Across the UK, millions of people take their phones to bed and plug them into a wall socket to charge overnight.
And, as it turns out, those people are all making a big mistake.
A growing body of evidence suggests charging smartphones to 100 per cent – and then leaving them on charge for several unnecessary hours – shortens battery lifespan.
In fact, it’s why many devices start struggling to ‘hold a charge’ by the time they’re a year old.
And since few modern handsets have modular batteries, incorrect charging techniques could force you to upgrade your device prematurely, as battery life dwindles from days to hours.
(That’s to say nothing of the environmental impact of consigning a non-recyclable phone full of harmful chemicals to the dustbin earlier than would otherwise have been necessary.)
Yet many of us worry constantly about our phones having insufficient charge to complete essential tasks.
Nomophobia (fear of being without a phone) is becoming commonplace.
So why is our nightly routine so detrimental? And how should we approach the challenge of ensuring there’s enough power left on our phones to last throughout the day?
The risks of overnight charging
Replenishing smartphones involves adding electrical power into the lithium-ion cells within their rechargeable batteries.
Regularly subjecting it to eight hours of charging triggers a process called plating, where lithium ions become deposited as a metal within the battery.
That in turn reduces the battery’s stability. Plus, trying to charge it ‘beyond’ 100 per cent stresses it, and generates excess heat that could also have a detrimental effect.
The most obvious consequence from a user’s perspective is reduced battery life – increasing the temptation to leave the phone on charge overnight and thereby exacerbate the damage.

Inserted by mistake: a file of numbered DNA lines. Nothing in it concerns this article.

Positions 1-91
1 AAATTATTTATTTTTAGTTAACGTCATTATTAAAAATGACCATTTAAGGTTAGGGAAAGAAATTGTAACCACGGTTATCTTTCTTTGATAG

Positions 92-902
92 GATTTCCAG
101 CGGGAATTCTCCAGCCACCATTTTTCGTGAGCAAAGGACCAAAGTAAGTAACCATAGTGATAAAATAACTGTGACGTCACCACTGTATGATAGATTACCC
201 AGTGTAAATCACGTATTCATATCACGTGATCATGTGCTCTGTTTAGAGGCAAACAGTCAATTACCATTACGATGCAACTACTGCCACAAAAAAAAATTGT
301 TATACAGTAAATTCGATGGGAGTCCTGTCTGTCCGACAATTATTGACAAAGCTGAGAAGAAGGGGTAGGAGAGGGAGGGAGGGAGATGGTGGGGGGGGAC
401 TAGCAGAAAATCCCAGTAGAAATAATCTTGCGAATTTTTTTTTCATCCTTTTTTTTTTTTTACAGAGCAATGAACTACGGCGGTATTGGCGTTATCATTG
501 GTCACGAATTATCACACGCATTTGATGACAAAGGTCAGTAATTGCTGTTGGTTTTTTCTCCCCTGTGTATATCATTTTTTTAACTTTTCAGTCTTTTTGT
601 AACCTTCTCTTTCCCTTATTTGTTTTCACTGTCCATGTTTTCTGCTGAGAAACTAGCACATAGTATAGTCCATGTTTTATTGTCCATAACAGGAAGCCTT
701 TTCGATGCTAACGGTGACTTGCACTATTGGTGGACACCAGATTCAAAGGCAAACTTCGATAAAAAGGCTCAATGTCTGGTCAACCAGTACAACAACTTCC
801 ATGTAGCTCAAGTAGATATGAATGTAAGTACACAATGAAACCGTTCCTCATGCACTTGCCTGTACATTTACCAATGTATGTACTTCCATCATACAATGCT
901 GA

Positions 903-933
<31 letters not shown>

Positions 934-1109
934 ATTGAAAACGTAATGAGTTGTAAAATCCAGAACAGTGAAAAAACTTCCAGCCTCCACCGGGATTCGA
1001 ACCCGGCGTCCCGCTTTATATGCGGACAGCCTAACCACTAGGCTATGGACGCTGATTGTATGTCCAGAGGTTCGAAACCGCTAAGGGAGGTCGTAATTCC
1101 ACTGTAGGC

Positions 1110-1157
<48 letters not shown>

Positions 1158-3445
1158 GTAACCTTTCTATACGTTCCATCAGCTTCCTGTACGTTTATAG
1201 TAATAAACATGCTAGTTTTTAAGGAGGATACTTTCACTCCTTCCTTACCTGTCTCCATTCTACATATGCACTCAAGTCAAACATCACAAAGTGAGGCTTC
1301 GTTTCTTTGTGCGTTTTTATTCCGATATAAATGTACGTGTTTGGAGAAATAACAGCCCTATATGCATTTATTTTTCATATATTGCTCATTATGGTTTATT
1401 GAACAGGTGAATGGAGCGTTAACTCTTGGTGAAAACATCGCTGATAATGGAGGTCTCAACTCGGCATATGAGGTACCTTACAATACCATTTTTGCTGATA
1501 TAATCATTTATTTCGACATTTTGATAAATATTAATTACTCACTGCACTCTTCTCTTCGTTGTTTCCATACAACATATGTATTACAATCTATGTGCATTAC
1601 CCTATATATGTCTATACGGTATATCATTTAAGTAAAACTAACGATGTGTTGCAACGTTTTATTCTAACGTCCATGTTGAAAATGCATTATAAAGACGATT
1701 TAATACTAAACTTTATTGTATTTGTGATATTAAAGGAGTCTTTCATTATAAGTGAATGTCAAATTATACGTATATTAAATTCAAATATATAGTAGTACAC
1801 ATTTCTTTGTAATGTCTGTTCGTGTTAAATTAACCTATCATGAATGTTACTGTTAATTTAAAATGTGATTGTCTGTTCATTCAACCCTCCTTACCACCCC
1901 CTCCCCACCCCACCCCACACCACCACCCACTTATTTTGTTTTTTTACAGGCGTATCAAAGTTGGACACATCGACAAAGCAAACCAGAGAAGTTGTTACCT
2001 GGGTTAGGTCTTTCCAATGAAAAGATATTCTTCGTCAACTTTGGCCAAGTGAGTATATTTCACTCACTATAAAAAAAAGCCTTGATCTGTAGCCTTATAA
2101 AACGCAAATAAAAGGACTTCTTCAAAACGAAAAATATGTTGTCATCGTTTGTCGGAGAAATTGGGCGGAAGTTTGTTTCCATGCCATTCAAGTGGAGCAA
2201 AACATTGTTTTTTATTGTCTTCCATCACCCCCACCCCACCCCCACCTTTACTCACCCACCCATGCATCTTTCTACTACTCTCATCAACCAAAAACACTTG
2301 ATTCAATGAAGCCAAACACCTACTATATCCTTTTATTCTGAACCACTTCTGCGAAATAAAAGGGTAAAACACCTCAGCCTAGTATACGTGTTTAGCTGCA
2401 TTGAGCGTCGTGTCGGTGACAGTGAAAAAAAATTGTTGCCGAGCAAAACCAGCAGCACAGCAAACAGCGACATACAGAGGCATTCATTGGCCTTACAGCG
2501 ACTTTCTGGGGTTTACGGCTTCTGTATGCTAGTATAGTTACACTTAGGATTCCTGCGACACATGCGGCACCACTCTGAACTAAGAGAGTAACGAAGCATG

Dos and don’ts
These are the optimal ways of charging smartphones, plus a few things worth avoiding if at all possible:
Do partially charge your phone. Voltages vary at different charge levels, and charging your phone between 30 and 80 per cent has been proven to prolong its lifespan.
Don’t fully discharge the battery. Forcing the device to run out of power before recharging it hasn’t been necessary since we moved away from lead-acid batteries.
Do keep a charger with you at all times. As partial top-ups are better for battery lifespan than full ones, ensure you have charging facilities at home and at work.
Don’t play games or watch videos while charging. Parasitic loads (where part of the battery constantly charges and drains) generate heat, ruining specific battery cells.
Do turn your phone off as it charges. Where possible, evidence suggests processor and screen-intensive activities shouldn’t be undertaken on mains power.
Don’t expose the phone to high temperatures. Battery life is lessened by ambient temperature, so recharge the phone in a cool environment out from direct sunlight.
Do use fast charging sparingly. High-speed power cables aren’t meant for daily use. They’re fine for occasional top-ups, but slower charging is always preferable.
Don’t constantly charge to 100 per cent. Experts agree that a zero to 100 per cent charge once a month is optimal, but it becomes counter-productive more frequently.
Do remove protective cases while charging. As mentioned above, heat is the enemy of phone batteries. Removing plastic or rubber covers keeps the handset cooler.
Don’t buy cheap third-party chargers. There have been reports of phones catching fire while using non-approved third-party chargers sourced cheaply online.